Thus far, the blueprint is similar to Overcooked, but there is one major difference. Whereas Overcooked had you scrambling to meet star requirements before time runs out, Moving Out opts for time milestones, where completing the job quickly gives you better medals. Although the gold and silver medal requirements are pretty tight, there's such a wide berth to get a bronze medal that you'll need to work hard to fail. Removing the pressure to do well opens up the game to more people, so casual players won't feel like they're dragging down the team. It also helps that new characters are unlocked at the end of practically every level, so there's always some kind of motivator to keep playing. Finally, for those who want to make the game even easier, there's an option to make everything that has been placed in the moving truck disappear without affecting the score.


The more competitive and skilled players will still be challenged by Moving Out. Completing a level with any medal ranking makes a list of secret objectives visible to those replaying the stage. They include things like making sure to pack certain objects that aren't normally part of the target list or trying to complete the movie without breaking anything, all of which can be accomplished on the first run if you know about them beforehand. Completing each of these hidden goals gives you a gold coin, which can be used to unlock challenge levels that task you with moving objects in a VR space and with more devious obstacles.

All of the above melds into a game that can be as brutal as other co-op titles but is also welcoming to newcomers before they get into the more challenging stuff. As engaging as all of this is with friends and a level count that doesn't stretch the experience too thin, the only issue here also plagues most other co-op-centric endeavors: its failings as a single-player game. A single-player mode exists, and unlike Overcooked, it is easily manageable since you're only controlling one character instead of two. However, the objects that need to be moved are still the same, so it's not as enjoyable to need two people to move a table. Those playing on Steam have an advantage thanks to Steam's Remote Play Together feature, so this is one way to play with friends online, since the game itself doesn't offer online play.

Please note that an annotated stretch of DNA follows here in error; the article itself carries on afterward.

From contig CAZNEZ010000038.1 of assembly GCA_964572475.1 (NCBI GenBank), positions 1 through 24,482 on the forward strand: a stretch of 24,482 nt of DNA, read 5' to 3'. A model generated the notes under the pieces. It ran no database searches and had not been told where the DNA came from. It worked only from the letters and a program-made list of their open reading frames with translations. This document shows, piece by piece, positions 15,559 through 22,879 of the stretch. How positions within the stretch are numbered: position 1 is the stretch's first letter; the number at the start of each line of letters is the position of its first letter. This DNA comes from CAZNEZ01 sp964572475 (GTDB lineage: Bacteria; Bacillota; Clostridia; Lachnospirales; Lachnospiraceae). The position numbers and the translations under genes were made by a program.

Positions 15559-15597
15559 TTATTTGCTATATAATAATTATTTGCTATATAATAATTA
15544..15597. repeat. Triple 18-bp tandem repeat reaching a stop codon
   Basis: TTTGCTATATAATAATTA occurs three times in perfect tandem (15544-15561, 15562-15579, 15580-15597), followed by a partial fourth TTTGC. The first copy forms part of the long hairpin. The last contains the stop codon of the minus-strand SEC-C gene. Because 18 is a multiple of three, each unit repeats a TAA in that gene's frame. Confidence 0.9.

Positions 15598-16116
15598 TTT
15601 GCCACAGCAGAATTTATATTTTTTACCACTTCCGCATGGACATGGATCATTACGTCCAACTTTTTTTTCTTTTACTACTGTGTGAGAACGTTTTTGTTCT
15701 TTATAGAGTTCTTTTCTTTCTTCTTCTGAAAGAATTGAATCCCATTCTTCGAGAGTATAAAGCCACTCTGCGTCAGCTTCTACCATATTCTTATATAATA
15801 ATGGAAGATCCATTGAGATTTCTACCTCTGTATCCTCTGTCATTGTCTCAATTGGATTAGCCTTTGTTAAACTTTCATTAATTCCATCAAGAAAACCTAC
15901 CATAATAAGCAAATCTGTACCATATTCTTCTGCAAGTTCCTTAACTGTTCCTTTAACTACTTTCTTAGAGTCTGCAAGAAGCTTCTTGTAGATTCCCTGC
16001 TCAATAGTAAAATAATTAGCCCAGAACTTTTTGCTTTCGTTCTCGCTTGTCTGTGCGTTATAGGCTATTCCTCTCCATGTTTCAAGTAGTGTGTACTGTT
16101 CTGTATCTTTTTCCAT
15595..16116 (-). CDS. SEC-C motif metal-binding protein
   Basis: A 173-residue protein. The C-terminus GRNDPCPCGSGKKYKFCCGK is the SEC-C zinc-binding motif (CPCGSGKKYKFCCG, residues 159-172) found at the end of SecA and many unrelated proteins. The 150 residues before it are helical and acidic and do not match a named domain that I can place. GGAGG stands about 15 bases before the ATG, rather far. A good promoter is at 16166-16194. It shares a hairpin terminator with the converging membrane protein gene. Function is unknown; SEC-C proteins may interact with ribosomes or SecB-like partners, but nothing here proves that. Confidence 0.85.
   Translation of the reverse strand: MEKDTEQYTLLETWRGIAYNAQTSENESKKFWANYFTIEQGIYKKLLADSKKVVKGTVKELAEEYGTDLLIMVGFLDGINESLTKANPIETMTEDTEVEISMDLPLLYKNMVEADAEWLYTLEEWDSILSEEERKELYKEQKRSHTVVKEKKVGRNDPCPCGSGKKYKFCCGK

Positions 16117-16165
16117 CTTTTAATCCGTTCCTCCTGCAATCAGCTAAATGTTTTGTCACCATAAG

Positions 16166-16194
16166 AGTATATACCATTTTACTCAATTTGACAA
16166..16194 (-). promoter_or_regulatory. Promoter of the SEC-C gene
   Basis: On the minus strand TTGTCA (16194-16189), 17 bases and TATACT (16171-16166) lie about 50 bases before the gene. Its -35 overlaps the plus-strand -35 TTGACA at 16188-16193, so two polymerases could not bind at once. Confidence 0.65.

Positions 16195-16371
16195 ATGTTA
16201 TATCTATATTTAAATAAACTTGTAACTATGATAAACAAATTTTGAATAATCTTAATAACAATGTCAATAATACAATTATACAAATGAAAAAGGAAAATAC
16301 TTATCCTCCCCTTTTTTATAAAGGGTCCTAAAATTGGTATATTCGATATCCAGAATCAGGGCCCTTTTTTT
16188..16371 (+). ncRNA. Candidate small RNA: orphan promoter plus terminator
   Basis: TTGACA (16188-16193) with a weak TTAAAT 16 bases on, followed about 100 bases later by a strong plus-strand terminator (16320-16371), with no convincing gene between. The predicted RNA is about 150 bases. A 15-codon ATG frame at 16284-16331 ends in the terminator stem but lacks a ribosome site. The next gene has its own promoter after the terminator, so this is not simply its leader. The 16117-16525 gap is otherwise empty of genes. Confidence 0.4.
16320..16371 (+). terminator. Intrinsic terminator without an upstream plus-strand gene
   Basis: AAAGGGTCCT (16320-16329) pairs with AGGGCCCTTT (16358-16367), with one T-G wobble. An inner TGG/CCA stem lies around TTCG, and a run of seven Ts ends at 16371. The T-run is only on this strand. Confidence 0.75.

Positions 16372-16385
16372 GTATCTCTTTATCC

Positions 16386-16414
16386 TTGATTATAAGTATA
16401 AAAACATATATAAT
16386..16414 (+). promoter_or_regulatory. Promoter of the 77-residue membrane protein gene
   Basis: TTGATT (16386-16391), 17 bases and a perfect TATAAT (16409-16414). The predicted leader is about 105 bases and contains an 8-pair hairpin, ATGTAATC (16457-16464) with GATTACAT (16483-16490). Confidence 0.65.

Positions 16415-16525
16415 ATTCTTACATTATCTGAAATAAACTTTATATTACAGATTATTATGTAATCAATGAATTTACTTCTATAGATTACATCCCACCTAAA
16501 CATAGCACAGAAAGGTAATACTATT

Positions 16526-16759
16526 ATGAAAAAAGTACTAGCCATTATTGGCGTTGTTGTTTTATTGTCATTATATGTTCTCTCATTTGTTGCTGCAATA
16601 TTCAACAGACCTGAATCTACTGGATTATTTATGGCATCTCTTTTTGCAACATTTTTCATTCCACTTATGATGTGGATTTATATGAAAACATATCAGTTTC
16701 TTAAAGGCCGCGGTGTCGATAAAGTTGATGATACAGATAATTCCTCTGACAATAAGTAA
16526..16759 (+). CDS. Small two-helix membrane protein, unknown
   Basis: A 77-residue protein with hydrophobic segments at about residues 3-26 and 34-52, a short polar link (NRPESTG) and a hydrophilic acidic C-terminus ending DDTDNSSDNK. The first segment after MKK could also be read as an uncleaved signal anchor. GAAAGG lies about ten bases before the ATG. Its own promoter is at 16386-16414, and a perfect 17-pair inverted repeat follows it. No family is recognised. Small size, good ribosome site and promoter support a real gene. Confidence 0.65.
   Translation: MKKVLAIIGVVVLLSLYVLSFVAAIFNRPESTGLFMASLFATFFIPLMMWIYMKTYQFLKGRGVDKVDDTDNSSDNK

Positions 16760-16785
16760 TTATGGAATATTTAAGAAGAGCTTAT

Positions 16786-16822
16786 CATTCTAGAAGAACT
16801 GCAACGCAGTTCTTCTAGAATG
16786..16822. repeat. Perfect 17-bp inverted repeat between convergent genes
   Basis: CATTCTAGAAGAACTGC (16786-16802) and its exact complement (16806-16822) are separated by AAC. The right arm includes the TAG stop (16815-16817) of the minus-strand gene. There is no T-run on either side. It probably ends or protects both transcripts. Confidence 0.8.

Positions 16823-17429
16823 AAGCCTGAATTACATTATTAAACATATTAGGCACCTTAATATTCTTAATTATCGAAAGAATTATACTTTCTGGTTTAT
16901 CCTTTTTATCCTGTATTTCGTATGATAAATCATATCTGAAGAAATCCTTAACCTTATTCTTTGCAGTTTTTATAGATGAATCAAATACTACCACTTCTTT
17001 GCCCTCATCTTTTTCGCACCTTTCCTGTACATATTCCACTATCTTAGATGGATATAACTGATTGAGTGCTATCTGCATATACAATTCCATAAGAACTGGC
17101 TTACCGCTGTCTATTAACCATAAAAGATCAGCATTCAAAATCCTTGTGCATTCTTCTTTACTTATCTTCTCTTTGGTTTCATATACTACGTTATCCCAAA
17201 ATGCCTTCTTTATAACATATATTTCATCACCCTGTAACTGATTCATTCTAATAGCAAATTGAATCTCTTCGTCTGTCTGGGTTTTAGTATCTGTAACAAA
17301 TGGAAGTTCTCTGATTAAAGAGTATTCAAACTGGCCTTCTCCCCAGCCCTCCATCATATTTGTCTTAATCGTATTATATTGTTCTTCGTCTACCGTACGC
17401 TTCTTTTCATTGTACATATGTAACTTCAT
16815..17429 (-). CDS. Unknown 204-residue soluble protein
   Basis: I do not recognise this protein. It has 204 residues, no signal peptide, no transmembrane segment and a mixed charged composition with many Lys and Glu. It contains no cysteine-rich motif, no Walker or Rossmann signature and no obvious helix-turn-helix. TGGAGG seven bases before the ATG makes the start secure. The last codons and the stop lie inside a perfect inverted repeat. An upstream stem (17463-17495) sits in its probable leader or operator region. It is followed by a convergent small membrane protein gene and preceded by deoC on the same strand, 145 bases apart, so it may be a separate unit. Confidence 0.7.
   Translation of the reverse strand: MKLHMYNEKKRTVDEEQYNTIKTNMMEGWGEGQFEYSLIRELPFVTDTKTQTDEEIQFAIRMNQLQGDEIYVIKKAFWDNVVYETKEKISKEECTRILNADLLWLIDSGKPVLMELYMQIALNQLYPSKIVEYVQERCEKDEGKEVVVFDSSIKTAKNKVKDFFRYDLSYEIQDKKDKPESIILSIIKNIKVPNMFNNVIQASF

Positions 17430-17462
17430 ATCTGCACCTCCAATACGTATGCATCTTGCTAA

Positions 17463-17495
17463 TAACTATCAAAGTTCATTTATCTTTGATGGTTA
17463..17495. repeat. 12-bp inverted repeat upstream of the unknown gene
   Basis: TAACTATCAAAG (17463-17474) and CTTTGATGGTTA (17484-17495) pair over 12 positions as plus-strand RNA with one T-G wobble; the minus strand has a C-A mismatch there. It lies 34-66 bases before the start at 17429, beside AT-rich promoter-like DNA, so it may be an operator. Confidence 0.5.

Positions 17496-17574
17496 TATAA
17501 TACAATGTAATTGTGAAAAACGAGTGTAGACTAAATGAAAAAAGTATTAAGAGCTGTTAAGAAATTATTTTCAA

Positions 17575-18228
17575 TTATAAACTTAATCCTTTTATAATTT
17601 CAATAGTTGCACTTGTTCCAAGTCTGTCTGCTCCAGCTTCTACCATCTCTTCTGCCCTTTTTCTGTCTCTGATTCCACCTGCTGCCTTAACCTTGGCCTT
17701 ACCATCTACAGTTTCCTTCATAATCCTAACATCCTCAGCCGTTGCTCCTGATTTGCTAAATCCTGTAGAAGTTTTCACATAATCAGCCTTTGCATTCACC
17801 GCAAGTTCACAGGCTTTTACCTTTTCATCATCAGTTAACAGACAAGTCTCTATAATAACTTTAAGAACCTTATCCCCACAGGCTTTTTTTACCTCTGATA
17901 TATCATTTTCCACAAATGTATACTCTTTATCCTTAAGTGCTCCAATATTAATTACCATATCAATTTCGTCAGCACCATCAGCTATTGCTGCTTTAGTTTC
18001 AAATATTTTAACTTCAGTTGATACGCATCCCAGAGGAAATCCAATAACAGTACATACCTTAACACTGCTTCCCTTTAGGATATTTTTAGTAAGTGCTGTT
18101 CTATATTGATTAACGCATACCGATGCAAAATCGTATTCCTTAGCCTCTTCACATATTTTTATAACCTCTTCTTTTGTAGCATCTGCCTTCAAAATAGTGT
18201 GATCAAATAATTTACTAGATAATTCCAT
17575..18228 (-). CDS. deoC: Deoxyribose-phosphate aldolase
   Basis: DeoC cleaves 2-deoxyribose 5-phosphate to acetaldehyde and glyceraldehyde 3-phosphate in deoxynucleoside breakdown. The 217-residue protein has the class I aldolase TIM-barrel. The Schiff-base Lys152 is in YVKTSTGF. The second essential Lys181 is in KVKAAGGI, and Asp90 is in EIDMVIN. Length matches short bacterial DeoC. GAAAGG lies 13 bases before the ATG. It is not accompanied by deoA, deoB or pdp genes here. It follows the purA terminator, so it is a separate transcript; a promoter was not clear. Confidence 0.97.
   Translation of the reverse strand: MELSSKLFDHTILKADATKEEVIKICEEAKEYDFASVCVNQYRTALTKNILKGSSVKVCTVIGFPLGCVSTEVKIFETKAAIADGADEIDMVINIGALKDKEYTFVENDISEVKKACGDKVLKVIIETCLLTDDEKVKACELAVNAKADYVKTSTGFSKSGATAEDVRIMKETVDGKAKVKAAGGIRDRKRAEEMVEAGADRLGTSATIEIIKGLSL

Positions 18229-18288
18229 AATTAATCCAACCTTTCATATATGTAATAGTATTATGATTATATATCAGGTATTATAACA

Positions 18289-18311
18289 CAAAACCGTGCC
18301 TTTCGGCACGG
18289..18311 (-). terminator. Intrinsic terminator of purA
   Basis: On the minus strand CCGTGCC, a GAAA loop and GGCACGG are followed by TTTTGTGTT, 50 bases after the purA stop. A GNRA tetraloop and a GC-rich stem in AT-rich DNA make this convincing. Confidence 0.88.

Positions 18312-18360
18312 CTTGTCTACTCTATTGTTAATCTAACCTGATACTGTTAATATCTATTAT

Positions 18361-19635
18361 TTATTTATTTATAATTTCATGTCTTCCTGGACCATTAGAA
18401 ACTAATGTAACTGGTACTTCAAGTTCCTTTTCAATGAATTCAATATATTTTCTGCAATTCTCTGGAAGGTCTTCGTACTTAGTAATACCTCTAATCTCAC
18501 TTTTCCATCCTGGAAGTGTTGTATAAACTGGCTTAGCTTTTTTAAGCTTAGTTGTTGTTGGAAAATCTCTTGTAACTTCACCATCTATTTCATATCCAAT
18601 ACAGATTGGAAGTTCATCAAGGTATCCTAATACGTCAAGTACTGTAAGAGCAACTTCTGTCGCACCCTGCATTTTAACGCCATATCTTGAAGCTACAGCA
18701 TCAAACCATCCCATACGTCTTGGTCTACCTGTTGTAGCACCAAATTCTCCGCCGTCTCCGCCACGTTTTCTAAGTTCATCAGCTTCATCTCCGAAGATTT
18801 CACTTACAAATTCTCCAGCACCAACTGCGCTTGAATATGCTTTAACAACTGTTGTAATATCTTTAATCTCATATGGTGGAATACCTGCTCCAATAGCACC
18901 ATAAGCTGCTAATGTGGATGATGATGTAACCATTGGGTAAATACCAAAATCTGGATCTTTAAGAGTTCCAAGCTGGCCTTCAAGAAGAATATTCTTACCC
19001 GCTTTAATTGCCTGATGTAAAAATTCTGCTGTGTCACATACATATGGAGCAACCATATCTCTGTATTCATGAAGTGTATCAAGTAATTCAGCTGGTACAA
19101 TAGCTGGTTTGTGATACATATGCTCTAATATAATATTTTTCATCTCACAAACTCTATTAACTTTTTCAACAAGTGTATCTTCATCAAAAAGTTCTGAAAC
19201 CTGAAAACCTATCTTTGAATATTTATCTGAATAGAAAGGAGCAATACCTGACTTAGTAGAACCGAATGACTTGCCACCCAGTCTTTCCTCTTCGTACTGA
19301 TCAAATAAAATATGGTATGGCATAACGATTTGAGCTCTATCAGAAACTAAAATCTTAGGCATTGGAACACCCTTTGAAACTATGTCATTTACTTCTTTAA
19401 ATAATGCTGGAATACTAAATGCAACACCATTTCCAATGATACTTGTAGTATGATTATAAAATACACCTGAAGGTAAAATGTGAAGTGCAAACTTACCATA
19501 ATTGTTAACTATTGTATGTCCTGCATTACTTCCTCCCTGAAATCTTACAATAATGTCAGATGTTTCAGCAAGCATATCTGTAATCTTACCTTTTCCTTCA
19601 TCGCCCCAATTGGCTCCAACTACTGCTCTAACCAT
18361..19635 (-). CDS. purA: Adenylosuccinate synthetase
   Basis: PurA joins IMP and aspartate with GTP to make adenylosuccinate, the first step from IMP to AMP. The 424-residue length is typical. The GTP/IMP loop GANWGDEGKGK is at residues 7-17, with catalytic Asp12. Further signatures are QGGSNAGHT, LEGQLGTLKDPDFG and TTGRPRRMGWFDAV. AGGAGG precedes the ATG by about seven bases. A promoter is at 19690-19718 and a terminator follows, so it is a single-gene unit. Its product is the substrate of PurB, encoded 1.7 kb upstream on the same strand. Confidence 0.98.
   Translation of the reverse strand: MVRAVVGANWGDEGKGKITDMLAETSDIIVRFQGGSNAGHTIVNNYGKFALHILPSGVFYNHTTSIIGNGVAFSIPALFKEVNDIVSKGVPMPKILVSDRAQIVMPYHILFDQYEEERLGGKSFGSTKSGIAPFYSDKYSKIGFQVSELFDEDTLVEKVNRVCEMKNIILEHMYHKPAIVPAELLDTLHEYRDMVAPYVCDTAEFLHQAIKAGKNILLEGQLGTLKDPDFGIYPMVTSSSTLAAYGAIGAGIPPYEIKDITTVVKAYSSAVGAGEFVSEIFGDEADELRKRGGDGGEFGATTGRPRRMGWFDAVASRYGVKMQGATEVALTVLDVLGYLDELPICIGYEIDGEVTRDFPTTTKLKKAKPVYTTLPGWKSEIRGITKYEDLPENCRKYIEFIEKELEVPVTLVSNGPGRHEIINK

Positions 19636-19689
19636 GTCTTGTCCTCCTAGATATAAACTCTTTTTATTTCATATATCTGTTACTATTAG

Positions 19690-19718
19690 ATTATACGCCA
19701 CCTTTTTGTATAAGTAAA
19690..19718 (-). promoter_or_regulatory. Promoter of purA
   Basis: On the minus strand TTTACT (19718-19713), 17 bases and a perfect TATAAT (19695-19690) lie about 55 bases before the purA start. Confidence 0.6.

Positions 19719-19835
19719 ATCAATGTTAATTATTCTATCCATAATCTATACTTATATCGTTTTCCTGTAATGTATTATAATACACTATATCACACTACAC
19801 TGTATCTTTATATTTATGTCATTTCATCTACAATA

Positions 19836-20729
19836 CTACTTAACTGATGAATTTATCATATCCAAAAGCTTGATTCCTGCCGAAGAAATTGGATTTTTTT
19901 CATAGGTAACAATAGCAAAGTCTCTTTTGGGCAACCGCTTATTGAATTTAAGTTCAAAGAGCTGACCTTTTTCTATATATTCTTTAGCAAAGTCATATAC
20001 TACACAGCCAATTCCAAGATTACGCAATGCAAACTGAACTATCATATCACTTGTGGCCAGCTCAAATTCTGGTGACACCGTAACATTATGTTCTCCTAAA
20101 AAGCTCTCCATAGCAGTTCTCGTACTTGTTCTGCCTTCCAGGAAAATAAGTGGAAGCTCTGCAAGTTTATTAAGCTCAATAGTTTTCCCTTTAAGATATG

The presentation is excellent. Graphically, the cartoon style is outstanding, but the animations are oozing with charm. The oversized hands make for a great contrast with the noodly arms, and the ever-smiling face of every mover is goofy even during times of distress. The toaster smiles while it strains to move a couch, even as burnt toast flies from its head. The environments are just as colorful and detailed as the characters, and even the overworld map is fun to look at. The music goes for an over-the-top '80s sitcom style, which is corny but does a great job of ensuring a low-stress environment.

Moving Out is a joyous experience. The chaos is ever-present, but the chill approach ensures that everyone is having a good time instead of gradually wanting to tear each other apart. The number of levels is just right, and the presentation is appealing. It serves as a perfect complement to other co-op titles and belongs in the library of anyone who enjoys the genre.

Score: 8.0/10